A sensitive and patient reader will be generously rewarded by the sheer poetry of the rich and meaningful language written by a first-rate, unheralded genius in Hermann Broch. One sees many shades of Aeneas in this tale about Virgil’s trip to visit Caesar to present him the Aeneid.
There is much in this tale about the challenges of writers to capture the This novel reads more like an epic poem than a novel, which is only right as the novel deals with the demise of the Aeneid’s brilliant author.
There is much in this tale about the challenges of writers to capture the true essence of life and the torment by Virgil about his inability to truly capture it in the Aeneid. Virgil is so tormented by the inadequacies he finds in his masterpiece that he threatens to burn the Aeneid but is forbidden by Augustus to do so. If it were not for Nora Barnacle, wife of James Joyce, much of that work of genius would have been lost to a fire from which in a bit of quick witted work she managed to retrieve it.
Broch presents the rich, dense, intellectual sensibilities of Virgil with a style that will challenge and immensely satisfy readers of gorgeous literary novels.
The innovative, prose style of Broch reminded me of Proust with some of the longest and most beautiful sentences that I have ever read.
As beautifully as this book is written, the translation by Jean Starr Untermeyer utterly blew me away — this is a highly nuanced and complex novel about poetic sensibilities which dive deep into the abyss and float high into the “second immensity” of the “cupola of the stars”.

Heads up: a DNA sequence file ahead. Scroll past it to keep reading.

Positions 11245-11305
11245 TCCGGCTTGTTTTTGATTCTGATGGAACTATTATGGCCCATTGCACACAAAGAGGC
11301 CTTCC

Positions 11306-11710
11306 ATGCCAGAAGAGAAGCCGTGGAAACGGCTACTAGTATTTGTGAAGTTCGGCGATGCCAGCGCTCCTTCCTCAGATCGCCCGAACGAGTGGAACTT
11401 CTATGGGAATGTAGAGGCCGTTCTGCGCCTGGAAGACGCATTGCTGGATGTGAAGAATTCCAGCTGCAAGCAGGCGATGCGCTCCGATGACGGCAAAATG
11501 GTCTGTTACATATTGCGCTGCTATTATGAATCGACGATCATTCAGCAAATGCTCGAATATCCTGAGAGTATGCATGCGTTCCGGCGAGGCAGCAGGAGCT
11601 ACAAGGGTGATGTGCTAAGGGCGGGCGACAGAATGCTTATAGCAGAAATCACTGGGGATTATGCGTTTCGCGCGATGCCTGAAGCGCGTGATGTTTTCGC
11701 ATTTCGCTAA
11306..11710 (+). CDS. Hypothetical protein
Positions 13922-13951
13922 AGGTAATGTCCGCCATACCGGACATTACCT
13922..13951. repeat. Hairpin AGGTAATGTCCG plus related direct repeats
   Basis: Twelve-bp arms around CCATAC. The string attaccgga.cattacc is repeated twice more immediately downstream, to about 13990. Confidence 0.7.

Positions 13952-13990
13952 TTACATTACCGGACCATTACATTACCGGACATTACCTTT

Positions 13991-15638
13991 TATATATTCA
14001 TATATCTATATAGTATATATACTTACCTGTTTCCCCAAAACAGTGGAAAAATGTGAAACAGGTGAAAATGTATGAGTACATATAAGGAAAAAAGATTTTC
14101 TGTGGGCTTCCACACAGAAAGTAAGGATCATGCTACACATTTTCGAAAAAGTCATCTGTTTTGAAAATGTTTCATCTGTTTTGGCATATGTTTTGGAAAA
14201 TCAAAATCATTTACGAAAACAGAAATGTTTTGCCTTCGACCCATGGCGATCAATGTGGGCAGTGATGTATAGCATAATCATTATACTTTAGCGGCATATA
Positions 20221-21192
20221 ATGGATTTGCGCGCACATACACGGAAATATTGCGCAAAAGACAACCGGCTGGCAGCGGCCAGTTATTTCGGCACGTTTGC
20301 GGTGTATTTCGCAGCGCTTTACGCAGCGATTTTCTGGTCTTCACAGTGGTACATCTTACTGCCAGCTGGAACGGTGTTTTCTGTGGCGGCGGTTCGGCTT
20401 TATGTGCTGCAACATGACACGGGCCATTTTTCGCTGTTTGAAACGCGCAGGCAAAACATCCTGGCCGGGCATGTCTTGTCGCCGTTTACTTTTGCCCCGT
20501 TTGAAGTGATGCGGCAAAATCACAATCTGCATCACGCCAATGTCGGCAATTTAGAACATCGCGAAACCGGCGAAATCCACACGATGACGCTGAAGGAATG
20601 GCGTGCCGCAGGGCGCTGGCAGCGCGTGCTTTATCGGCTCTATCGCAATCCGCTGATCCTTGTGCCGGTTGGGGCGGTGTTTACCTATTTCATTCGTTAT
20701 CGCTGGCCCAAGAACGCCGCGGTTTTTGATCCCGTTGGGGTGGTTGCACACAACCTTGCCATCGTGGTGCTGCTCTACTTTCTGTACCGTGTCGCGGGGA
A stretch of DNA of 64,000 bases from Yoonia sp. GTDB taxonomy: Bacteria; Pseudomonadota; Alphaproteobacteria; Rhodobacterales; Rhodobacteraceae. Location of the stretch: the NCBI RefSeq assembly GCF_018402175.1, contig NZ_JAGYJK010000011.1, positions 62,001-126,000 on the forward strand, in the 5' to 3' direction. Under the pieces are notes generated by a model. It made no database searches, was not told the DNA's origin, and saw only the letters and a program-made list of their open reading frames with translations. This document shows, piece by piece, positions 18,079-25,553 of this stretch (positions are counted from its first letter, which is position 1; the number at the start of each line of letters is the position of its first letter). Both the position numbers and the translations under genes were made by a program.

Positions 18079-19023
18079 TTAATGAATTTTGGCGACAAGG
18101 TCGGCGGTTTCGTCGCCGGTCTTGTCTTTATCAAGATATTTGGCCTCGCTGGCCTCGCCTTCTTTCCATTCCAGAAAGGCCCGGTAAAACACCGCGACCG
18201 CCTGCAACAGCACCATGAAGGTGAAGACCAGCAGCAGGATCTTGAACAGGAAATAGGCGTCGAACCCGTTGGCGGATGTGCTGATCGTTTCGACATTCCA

Untermeyer provides full poetic justice in her translation to richly bring to life in English a truly memorable work and one of virgioio greatest literary treasures. Broch’s novel ranks near the very top of the world’s most masterfully articulated, literary novels and is truly worthy of the high critical acclaim it has received on this site by extremely bright readers.
Apr 28, Geoff added it. Guy Davenport says this book “may be the final elegy closing the long duration of a European literature from Homer to Joyce. View all 31 comments. Feb 20, Jonathan rated it it was amazing Shelves: Muerfe radically than Joyce, it subverts the time-structure and linear progressions on which prose fiction is normally built.
Of the seven high-built vessels that followed one another, keels in line, only the first and last, both slender rams-prowed pentaremes, belonged to the war-fleet; the remaining five, heavier and more imposing, deccareme and duodeccareme, were of an ornate structure in keeping with the Augustan imperial rank, murrte the middle one, the most sumptuous, its bronze mounted bow gilded, gilded the ring-bearing lion’s head under the railing, the rigging wound with colors, bore under purple sails, the festive and grand, the tent of Caesar.
Yet on the ship that immediately followed was the poet of the Aeneid and death’s signet was graved upon his brow. I have a very low tolerance for such writing and, when I come across things like this, divorced from their context, I wonder how I can have got through the novel once, let alone four times: Any yet, as much as this novel fails and it could never succeed there is something within in, something that occurs during the process of reading, during the, yes, symphonic nature of the text and the concepts contained therein — it is almost as though, on their own, each idea is meaningless, yet somehow, when woven together, they can gesture towards something fundamental, and fundamentally inexpressible.